Mental health practitioners will also be gathering resources and information about your child from report cards, checklists and questionnaires. These can help pinpoint whether a child has anxiety, depression, ADHD, bipolar disorder, is on the autism spectrum or may have a combination of these. “It allows us to have a more objective view,” says Duby.

Step 3: Find your normal

Once there is a diagnosis, families can decide how to move forward. That might mean trying medications, working with a psychologist or setting up an Individualized Education Program (IEP) at school.

Additional services that may help include occupational therapy, which can identify specific movements, such as swinging, spinning or brushing outer limbs with a soft brush that may help your child’s brain process and integrate sensory information.

These tools and approaches can help families be proactive about preventing and managing mental meltdowns. It’s also essential to help children feel a sense of belonging at school and in community groups. Families need to build up their children’s strengths so they have the self-esteem and confidence to move forward, says Duby.

And parents should stay on top of the situation, watching for changes in behavior and mood, especially as children get older, says Brister.

Hormones may help or worsen conditions, which makes it important to have a diagnosis and support network before the teen years hit.

“I can’t emphasize enough how essential it is to recognize symptoms early and treat them,” she says.

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SIGNS OF DEPRESSION AND ANXIETY

Signs in children may differ from the symptoms we commonly associate with adults who have the disorders. Depression in kids may look like irritability, anger and self-criticism, says the National Alliance on Mental Illness. It could be as subtle as her making less eye contact with you than in the past.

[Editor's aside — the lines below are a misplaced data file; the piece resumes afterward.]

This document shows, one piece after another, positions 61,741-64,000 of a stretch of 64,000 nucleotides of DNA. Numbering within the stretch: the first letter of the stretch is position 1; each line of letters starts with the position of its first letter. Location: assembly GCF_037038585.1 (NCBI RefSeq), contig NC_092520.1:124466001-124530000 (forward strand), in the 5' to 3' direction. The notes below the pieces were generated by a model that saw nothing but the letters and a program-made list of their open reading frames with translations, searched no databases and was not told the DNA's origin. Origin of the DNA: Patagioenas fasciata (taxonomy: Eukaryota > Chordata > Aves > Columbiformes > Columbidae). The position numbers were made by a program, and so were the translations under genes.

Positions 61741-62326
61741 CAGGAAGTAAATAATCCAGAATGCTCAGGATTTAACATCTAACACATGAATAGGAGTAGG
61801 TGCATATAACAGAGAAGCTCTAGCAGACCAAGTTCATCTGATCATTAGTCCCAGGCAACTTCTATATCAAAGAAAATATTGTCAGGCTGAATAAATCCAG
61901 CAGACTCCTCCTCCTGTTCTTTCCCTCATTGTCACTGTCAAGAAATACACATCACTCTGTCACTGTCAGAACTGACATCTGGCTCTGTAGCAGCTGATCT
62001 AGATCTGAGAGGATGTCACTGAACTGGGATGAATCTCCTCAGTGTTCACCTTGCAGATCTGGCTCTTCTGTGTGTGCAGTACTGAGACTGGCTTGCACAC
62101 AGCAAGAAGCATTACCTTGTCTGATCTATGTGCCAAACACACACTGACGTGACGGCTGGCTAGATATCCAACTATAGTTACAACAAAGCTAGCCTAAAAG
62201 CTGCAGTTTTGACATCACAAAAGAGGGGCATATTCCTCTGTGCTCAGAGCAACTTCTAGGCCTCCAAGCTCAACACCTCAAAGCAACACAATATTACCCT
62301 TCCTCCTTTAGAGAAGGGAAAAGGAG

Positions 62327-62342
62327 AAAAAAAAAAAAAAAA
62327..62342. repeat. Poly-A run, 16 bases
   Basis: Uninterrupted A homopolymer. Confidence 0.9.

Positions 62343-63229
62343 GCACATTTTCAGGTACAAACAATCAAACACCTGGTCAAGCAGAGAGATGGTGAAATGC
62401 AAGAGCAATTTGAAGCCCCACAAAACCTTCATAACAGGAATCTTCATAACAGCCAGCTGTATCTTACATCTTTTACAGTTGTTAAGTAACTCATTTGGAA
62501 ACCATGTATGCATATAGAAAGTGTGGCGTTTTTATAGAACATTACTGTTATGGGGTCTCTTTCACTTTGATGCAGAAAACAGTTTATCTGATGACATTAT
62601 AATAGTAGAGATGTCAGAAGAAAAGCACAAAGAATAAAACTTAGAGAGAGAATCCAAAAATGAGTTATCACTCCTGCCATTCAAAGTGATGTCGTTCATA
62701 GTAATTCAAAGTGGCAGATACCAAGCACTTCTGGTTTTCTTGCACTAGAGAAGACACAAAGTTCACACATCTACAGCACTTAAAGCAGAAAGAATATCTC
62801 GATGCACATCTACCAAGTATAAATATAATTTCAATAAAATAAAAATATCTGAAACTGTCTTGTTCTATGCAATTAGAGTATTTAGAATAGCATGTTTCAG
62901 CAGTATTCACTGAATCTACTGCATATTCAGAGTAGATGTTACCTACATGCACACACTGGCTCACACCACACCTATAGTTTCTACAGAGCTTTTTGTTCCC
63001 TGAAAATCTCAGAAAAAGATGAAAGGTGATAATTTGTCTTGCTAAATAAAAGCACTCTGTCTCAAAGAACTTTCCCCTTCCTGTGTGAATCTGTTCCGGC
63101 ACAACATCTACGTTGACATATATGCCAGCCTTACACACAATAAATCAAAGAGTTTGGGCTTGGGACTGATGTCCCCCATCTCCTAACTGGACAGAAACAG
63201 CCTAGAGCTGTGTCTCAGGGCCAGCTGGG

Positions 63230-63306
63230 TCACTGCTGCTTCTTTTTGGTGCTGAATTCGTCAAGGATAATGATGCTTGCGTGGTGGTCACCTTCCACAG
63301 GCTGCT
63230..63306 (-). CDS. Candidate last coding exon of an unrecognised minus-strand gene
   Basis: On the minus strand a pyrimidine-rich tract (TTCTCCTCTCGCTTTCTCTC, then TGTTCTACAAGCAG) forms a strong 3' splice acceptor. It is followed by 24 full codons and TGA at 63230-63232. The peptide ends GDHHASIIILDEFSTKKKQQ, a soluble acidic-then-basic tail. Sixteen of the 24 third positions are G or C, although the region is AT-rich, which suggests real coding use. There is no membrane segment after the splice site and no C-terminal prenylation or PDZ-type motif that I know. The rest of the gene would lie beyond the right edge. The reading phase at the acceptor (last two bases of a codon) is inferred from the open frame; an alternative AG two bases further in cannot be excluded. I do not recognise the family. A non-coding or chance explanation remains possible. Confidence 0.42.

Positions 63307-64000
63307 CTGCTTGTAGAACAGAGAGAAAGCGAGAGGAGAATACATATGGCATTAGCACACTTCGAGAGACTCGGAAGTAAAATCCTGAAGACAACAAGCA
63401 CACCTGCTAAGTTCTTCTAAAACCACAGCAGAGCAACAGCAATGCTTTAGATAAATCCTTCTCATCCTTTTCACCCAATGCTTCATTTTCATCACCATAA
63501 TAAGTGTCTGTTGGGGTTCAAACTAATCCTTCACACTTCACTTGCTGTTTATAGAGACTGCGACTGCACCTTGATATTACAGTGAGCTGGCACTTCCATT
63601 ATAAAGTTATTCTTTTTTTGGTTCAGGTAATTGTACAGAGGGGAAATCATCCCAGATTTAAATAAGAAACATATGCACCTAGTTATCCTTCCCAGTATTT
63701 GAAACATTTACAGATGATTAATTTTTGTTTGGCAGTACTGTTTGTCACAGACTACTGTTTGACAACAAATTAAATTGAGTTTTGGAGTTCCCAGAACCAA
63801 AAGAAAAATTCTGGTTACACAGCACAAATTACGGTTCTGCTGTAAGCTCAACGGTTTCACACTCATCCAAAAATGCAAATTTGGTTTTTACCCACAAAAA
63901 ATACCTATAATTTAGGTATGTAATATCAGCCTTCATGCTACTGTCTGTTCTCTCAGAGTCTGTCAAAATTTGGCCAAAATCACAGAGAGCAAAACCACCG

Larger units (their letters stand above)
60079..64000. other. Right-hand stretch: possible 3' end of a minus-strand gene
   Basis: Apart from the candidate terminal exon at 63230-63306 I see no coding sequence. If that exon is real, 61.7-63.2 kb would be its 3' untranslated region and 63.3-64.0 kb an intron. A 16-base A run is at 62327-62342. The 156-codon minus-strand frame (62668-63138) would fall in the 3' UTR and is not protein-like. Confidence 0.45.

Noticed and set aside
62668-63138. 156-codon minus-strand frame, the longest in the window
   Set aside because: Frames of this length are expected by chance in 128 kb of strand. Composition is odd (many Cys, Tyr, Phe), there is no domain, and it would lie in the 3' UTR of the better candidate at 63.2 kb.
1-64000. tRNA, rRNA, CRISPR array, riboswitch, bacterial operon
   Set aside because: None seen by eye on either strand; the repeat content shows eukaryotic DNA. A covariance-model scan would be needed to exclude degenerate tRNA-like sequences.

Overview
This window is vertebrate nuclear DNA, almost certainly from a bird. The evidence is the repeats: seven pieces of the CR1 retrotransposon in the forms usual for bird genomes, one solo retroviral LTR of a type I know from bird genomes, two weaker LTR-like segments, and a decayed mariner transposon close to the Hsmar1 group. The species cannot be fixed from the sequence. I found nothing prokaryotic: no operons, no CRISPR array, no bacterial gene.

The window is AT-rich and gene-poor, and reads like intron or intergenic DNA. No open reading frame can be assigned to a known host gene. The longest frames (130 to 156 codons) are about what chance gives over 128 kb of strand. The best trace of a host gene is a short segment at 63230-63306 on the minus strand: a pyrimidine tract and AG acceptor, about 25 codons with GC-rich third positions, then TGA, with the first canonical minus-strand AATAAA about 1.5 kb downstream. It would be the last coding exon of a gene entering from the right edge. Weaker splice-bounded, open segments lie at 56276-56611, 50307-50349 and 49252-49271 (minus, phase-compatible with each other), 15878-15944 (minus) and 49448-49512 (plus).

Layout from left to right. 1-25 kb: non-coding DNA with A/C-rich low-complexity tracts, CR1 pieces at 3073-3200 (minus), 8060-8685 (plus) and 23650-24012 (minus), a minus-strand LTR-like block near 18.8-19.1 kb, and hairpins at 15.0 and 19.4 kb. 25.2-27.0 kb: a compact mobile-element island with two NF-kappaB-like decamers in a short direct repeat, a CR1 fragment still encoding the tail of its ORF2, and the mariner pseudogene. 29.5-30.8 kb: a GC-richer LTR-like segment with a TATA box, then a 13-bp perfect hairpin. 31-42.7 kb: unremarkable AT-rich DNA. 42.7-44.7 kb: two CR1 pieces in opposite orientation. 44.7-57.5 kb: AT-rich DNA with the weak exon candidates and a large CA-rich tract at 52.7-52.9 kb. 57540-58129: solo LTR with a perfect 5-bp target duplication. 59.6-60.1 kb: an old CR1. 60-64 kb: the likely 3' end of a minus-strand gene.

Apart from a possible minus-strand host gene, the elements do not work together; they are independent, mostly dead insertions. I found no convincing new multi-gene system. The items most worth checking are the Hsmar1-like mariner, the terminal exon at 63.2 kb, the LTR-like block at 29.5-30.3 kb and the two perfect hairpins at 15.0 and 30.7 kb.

School performance is another important indicator. Grades can drop off dramatically; students may also visit the school nurse more frequently with vague complaints of illness.

Children who suffer from an anxiety disorder may experience fear, nervousness and shyness, according to the Anxiety and Depression Association of America. They may worry excessively about things like grades and relationships with family and friends. They may strive for perfection and seek constant approval.

HOW TO CALM IT DOWN

Whether a child has mental health struggles or not, emotions inevitably boil over—especially as preteen dramas escalate. Here are ways to help de-escalate the situation and restore calm to your family life.

• Keep your body language non-threatening and stay as even-keeled as possible. Don’t get in the child’s face or use a raised voice.

• Teach kids how to breathe slowly through the nose, then exhale gently through the mouth as if cooling a hot bowl of soup.

• Create an “away space,” a place to cool down and take a break. Consider a quiet nook in a bedroom, a spot on the stairs for kids who don’t like separation or a backyard corner for those who find comfort in nature.

• Let kids know they can’t hit others, but it’s OK to punch a pillow or punching bag or to squeeze putty or a squishy toy.

• Figure out what’s physically comforting—feeling the softness of a blanket or stuffed animal, nuzzling the fur of a family pet or piling under heavy blankets.

• Listen to favorite tunes on a music player.

• Provide a journal for writing out frustrations or doodling when the words won’t come.

• When emotions simmer down, sit side by side to talk through how the situation could have been handled differently and work on solutions together.

ONLINE RESOURCES

(PETER’S EDIT:  AUSTRALIA:

HeadSpace: headspace National Youth Mental Health Foundation Ltd is funded by the Australian Government Department of Health and Ageing under the Youth Mental Health Initiative Program. A great resource for parents and teens.

BeyondBlue : Resources for young people section )

OTHER:

HealthyChildren.org from the American Academy of Pediatrics has a section dedicated to “Emotional Problems.” Parents can tap into great information on how to help their child. Audio segments recorded by experts in the field can be used as a launching point for family discussions.

TheBalancedMindFoundation.org, founded by the mother of a daughter with bipolar disorder, provides help for families. Online, private support groups offer 24/7-support and online forums are a way for parents to connect.

WorryWiseKids.org, a service of the Children’s and Adult Center for OCD and Anxiety, has a wealth of information about the different types of anxiety disorders children can have, how to understand them and how to seek treatment for them.